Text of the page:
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131 that we are a major factor shaping the temperatures of the oceans, the composition of the atmosphere, the general speed and complexity of speciation on the planet, and so forth and so on. A single species, ourselves, has broken from the ordinary constraints of animal nature and created a new world, an epigenetic world—meaning a world not based on gene transfer and chemical propagation and preservation of information, but a world based on ideas, on symbols, on technologies, on tools, on ideas downloaded out of the human imagination and concretized in three-dimensional space as choppers, arrow points, particle accelerators, gene sequencers, space craft, what have you—all of this complexification occurring at a faster and faster rate. And this brings me, then, to the second quality, or phenomenon, that science has overlooked, which is the acceleration of complexification. That the early history of the universe proceeded with excruciating slowness; then, life took hold, in the oceans of this planet. A quickening of process and evolution; but still things proceeded on a scale of tens of millions of years to clock major change. Then, the conquest of the land. Higher animals, higher exposure to radiation, faster change, species following species, one upon another. Then, fifty thousand, a hundred thousand, a million years ago—anyway, recently!—the crossover into the domain of culture, tool-making, myth-making, dance, poetry, song, story; and that set the stage for the fall into history—the incredibly unusual and self-consuming process that has been going on for the past fifteen or twenty thousand years. A biological snap of the finger; and yet, in that time, everything that we call human—everything that we associated with higher values—has been adumbrated, elaborated, created, set in place, by one species: ourselves. This acceleration of time, or complexity, shows no sign of slowing down. In fact, within the fabric of our own lives, we can almost daily, hourly, by the minute, feel it speeding up, taking hold. It’s a cliché that time is moving faster and faster—a cliché of the mass media—but I want to suggest that this is not a perceptual illusion, or a cultural mirage: that this is actually happening to the space-time matrix, that time is in fact speeding up. That history—in which we are embedded, because our life of 50–80 years is so ephemeral on a scale of 10–15,000 years—but nevertheless, history, is a state of incredible destabilization. It’s a chaostrophy in the process of happening. It begins with animals kept in balance by natural selection, and it ends with a global internet of electronic information transfer and a language-using species purling its instruments toward the stars. There is no reason for us to suppose that this process of acceleration is ever going to slow down or be deflected. It has been a law of nature from the very beginning of nature, that this acceleration was built in. What poses a problem, to us as thinking individuals, is that the speed of involution towards concrescence is now so great that we can feel the tug of it within the confines of our own lives. There has been more change since 1960 than in the previous several thousand years. There has been more change since 1992 than in the previous thousand years. Change is accelerating. Invention, connection, adumbration of ideas, mathematical algorithms, connectivity of people, social systems, this is all accelerating furiously, and under the control of no one—not the Catholic church, the community party, the IMF, no one is in charge of this process! This is what makes history so interesting: it’s a runaway freight train on a dark and stormy night! This is why I’m not particularly sympathetic to conspiracy theory— because I can’t make the leap of faith that would cause you to believe anyone could get hold of the beast enough to control it! I mean, we have conspiracies up the kazoo; but none of them are succeeding! They’re all being swept away, compromised, astonished by new information,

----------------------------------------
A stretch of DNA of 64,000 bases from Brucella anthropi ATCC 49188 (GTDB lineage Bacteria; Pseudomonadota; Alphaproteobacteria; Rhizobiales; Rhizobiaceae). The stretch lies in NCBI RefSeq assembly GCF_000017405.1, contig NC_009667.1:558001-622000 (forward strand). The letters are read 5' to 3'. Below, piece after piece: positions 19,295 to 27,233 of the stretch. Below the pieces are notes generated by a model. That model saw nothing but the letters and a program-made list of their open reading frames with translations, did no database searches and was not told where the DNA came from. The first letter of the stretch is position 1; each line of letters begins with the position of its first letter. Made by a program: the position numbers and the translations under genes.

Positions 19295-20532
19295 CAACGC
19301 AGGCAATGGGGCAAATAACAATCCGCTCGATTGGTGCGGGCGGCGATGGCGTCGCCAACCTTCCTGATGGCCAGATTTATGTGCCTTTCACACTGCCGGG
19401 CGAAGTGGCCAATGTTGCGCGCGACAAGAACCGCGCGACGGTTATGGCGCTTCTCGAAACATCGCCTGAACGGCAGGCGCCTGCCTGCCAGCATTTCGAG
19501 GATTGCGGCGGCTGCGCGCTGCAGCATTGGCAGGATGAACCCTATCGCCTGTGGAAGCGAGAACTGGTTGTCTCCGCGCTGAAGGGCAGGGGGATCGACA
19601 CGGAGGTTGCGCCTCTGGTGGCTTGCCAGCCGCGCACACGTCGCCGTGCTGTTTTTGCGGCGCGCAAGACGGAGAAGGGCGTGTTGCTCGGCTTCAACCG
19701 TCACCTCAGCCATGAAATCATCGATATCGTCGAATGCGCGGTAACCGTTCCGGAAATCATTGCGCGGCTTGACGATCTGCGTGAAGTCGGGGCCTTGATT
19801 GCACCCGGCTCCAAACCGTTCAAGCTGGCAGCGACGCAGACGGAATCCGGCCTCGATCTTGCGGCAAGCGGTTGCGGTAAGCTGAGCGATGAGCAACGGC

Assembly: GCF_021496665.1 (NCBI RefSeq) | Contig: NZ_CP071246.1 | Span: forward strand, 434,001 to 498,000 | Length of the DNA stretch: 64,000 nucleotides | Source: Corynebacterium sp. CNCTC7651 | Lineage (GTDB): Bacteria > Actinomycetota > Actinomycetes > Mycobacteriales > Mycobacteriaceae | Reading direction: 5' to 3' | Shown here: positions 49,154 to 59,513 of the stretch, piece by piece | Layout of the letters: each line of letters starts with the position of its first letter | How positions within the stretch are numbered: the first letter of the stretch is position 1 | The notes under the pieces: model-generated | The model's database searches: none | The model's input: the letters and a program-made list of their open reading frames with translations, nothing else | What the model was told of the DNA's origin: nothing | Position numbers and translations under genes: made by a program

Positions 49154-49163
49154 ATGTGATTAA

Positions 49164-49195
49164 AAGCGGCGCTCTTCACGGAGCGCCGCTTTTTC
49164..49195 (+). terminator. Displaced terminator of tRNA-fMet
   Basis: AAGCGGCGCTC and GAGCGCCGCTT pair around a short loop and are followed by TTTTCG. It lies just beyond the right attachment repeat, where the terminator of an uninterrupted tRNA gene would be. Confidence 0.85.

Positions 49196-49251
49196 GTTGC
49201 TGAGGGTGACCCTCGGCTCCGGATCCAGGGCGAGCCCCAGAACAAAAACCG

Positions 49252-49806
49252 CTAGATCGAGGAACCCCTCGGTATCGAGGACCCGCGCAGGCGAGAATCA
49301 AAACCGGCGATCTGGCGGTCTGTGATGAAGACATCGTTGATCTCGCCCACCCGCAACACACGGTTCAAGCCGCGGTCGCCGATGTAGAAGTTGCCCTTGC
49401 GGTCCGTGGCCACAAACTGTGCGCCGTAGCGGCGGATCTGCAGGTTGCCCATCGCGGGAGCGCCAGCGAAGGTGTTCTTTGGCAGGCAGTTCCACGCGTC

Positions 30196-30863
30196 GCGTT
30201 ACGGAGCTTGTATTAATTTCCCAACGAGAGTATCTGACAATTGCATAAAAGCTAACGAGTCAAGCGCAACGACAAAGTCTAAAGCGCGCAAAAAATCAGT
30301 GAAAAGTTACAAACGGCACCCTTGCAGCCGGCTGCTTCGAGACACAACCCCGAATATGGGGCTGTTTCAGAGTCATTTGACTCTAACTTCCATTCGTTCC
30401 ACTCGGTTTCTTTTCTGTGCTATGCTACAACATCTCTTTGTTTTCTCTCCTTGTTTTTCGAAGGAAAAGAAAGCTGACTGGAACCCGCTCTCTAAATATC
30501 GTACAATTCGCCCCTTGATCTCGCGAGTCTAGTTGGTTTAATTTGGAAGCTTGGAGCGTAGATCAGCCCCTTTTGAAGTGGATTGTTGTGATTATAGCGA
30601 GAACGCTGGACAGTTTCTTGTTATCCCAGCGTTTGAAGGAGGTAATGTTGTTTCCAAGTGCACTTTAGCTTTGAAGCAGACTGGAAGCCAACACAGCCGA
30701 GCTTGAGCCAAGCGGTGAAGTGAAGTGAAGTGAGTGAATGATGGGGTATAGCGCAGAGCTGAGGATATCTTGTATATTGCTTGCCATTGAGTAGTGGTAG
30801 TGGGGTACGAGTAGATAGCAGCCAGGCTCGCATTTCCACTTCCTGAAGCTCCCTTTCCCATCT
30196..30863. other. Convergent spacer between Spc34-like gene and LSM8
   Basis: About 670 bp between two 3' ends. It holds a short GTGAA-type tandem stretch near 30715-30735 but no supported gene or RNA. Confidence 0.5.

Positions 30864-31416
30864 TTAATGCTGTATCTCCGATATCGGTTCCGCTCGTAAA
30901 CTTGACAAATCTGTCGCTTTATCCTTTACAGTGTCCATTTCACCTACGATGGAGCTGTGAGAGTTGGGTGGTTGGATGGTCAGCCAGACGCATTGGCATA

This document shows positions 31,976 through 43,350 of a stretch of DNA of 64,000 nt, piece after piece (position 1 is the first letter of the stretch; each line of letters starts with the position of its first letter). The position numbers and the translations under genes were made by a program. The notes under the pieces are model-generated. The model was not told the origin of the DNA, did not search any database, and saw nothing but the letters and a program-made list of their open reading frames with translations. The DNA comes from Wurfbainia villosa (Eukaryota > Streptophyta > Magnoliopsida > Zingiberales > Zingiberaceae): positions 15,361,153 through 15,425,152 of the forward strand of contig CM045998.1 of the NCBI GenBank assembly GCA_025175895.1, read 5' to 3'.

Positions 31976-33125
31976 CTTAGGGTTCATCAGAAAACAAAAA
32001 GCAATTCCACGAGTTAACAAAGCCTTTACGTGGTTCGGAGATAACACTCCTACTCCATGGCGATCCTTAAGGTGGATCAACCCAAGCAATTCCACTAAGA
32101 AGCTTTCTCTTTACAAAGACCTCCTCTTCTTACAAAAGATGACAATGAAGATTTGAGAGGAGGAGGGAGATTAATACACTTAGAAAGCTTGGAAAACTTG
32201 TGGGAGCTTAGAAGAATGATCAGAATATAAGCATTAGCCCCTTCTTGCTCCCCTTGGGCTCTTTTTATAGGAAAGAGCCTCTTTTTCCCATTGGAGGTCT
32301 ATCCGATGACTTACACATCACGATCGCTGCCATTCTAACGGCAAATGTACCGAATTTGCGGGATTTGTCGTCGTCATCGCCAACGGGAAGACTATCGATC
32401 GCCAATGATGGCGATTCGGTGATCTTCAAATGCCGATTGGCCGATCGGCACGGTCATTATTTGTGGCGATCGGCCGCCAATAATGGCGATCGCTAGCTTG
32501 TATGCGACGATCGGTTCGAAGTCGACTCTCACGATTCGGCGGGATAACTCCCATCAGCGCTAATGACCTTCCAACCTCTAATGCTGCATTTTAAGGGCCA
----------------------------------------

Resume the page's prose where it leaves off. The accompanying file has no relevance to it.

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132 and endlessly agonized! So, two factors relating to Eros: the movement into complexity, and the fact that that movement goes ever faster. And the second quality, the acceleration of the movement into novelty, leads me to the third point, which is I suppose more controversial—and I am frankly willing to admit that my sensitivity to this third point is based on my psychedelic experience. I mean, science is the exploration of the experience of nature without psychedelics. And I propose therefore to expand that enterprise and say we need a science beyond science—we need a science which plays with a full deck. And the reason the psychedelic experience is so important here is not some namby-pamby notion that it expands consciousness, or it makes you more perceptive, or something like that. I mean, that is all true, but it isn’t strongly enough put. A cultural point of view is like a crystal: you have an amorphous cultural medium which at certain temperatures will form a crystal of cultural convention, if you will, and within the geometry of that crystal certain things make sense and certain things are excluded from making sense. Science is a condensed cultural point of view that is a rigid crystal of interlocking assumptions—assumptions such as: matter is primary; mind is tertiary; causality works from the past into the future; and so forth and so on. What psychedelics do, in terms of impact on the physical brain and organism of human beings, is they withdraw cultural programming. They dissolve cultural assumptions. They lift you out of that reassuring crystal and matrix of interlocking truths that are lies, and instead they throw you into the presence of the great Who Knows? The mystery that has been banished from Western thought since the rise of Christianity and the suppression of the mystery religions. Now, the model that attracts me to the psychedelic experience is not that it makes you smarter—a kind of simple-minded idea, paradoxically—or the idea that it’s some kind of magnifying glass into the personal unconscious—your trauma, your childhood memories, the satanic abuse your parents laid on you, and so forth and so on. The model which I like is a geometric model, and says simply that since the rise of the Greek alphabet, print, linear thinking, and science, we have become imprisoned in a causal universe of material connectivity—and that this is a cultural myth, as much as believing that we are the sons and daughters of the great father who got out of his canoe at the second waterfall to take a leak; I mean, these are just cultural myths. What is revealed through the psychedelic experience, I think, is a higherdimensional perspective on reality. And I use “higher-dimensional” in the mathematical sense—literally, you are lifted out of the plane of cultural assumptions and can look down, with a kind of god-like understanding that one obtains when one flies in an airplane over a landscape previously only viewed from the ground. In other words, from the vantage point of the psychedelic experience, the cultural landscape is seen more nearly in its correct perspective. Seen as historically bounded, spatially and intellectually bounded. Now it’s no coincidence that if you analyze biology, what it is, it’s a kind of conquest of dimensionality. The earliest forms of life were probably slimes of some sort, stabilized on a clay surface—immobile, unable to perceive light, with no sense of time, merely a fingernail or a toehold in existence. And then if you look at the entire fossil record, what you see is the evolution of senses—sensory preceptors, and organs of locomotion. The preceptors— the eye, the hand—bring into the cognitive field the sense of things at a distance, and then language provides models for these things at a distance. Similarly, fins, legs, so forth—means of locomotion—carry us through space. This is a journey of dimensionality, and essentially